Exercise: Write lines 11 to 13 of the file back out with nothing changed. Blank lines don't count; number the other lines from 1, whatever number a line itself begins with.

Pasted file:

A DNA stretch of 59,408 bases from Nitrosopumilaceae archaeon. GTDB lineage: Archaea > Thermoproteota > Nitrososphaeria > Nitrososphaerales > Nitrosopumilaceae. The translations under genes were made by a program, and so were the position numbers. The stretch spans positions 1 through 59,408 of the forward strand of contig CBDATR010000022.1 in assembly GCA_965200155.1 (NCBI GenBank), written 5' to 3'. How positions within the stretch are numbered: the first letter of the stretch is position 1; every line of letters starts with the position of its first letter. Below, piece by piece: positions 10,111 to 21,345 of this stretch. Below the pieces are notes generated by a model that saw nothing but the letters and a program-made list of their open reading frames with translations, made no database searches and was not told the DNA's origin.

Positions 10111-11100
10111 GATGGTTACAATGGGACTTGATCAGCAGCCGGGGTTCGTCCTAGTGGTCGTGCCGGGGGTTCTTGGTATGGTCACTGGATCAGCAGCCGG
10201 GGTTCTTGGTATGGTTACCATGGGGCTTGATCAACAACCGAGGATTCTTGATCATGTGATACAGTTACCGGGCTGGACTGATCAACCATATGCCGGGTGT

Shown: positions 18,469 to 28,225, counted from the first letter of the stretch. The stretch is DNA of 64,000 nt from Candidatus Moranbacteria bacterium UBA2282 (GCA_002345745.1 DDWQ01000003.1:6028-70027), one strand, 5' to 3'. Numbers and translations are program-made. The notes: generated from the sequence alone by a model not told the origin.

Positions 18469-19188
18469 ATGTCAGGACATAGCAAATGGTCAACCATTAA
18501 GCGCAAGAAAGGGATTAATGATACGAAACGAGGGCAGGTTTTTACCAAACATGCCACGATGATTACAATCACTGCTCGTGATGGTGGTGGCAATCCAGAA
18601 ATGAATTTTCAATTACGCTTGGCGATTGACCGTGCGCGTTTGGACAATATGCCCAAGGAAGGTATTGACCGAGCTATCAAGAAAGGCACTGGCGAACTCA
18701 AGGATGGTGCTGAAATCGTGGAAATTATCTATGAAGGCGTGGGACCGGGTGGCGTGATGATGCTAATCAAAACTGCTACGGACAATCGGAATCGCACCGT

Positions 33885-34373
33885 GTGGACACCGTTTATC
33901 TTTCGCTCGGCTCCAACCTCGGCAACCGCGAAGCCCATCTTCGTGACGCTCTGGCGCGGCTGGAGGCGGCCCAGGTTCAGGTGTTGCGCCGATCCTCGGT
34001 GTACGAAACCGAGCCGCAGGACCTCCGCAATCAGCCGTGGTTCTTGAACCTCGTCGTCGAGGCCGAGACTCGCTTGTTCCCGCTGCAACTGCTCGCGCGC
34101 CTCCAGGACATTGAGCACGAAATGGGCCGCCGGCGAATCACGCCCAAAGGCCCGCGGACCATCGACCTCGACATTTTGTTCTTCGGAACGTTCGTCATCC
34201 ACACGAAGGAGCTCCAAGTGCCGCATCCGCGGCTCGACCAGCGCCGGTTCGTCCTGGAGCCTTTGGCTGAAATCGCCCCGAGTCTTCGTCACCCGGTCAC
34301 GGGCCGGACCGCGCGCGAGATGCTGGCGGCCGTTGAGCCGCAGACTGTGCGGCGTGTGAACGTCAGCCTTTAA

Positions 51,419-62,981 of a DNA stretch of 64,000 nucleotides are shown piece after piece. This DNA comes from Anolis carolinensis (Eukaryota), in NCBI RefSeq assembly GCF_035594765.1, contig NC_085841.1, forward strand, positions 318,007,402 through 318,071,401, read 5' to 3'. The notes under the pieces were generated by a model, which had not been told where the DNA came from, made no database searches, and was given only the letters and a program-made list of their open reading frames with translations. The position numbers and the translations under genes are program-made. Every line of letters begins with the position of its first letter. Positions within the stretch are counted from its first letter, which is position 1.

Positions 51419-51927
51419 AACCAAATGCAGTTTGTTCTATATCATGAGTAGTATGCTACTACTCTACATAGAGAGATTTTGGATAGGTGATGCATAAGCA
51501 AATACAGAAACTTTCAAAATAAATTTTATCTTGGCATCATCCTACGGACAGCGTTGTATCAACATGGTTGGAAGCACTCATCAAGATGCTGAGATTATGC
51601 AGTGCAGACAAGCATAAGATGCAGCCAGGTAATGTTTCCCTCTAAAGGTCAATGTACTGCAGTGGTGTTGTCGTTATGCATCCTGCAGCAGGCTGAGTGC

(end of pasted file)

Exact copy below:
Positions 33885-34373
33885 GTGGACACCGTTTATC
33901 TTTCGCTCGGCTCCAACCTCGGCAACCGCGAAGCCCATCTTCGTGACGCTCTGGCGCGGCTGGAGGCGGCCCAGGTTCAGGTGTTGCGCCGATCCTCGGT